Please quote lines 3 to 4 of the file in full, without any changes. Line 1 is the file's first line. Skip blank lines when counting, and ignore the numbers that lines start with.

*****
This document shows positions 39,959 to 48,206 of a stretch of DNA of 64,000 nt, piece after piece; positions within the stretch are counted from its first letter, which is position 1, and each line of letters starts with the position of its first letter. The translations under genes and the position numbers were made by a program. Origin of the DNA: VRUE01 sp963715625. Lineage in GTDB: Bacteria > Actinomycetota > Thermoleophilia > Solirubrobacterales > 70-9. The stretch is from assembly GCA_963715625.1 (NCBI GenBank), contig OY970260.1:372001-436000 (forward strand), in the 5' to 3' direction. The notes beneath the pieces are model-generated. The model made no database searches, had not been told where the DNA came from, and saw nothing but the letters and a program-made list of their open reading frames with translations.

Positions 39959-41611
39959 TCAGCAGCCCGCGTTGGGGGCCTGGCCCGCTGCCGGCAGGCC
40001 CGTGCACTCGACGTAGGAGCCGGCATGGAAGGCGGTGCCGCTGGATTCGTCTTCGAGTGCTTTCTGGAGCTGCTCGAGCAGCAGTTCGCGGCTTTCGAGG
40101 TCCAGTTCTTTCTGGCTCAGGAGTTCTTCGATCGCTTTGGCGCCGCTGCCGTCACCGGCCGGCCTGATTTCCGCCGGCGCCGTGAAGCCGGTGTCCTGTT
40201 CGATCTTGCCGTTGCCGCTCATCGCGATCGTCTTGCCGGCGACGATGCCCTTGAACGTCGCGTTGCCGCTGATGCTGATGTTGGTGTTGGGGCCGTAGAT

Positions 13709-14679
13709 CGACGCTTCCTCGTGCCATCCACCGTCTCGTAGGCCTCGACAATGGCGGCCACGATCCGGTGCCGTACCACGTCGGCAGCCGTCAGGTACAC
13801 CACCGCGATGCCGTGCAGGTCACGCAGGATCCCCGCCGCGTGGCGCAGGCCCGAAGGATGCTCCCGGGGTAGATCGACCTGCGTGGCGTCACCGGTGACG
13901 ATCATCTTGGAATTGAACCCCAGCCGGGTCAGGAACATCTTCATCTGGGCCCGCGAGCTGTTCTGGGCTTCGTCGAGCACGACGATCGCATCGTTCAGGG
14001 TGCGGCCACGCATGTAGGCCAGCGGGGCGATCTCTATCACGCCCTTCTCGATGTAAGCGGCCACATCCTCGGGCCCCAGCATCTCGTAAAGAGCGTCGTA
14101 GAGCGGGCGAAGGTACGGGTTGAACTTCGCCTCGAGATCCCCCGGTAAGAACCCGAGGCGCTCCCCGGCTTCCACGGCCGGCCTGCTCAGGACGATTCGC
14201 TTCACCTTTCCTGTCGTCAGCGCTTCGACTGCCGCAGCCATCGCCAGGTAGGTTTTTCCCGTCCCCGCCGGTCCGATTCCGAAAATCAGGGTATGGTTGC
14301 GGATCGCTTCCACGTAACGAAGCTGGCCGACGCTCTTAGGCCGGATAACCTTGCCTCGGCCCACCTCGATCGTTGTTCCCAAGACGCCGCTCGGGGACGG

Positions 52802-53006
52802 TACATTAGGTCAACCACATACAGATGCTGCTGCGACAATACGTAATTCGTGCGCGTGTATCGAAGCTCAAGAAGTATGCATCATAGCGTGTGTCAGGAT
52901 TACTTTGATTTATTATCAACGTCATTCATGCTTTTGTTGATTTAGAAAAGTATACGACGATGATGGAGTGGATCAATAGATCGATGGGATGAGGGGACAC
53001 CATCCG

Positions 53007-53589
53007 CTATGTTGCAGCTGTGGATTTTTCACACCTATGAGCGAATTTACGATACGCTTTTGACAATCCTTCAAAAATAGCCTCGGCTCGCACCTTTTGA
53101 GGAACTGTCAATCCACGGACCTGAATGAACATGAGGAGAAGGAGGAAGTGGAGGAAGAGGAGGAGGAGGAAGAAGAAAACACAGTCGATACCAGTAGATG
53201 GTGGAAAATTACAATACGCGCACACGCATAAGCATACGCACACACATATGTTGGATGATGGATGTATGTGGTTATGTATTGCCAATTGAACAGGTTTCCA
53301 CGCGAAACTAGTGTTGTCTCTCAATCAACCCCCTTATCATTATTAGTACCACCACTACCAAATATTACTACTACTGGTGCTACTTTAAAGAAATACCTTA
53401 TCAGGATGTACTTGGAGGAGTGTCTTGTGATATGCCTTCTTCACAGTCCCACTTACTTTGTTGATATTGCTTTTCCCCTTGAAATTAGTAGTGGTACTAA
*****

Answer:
39959 TCAGCAGCCCGCGTTGGGGGCCTGGCCCGCTGCCGGCAGGCC
40001 CGTGCACTCGACGTAGGAGCCGGCATGGAAGGCGGTGCCGCTGGATTCGTCTTCGAGTGCTTTCTGGAGCTGCTCGAGCAGCAGTTCGCGGCTTTCGAGG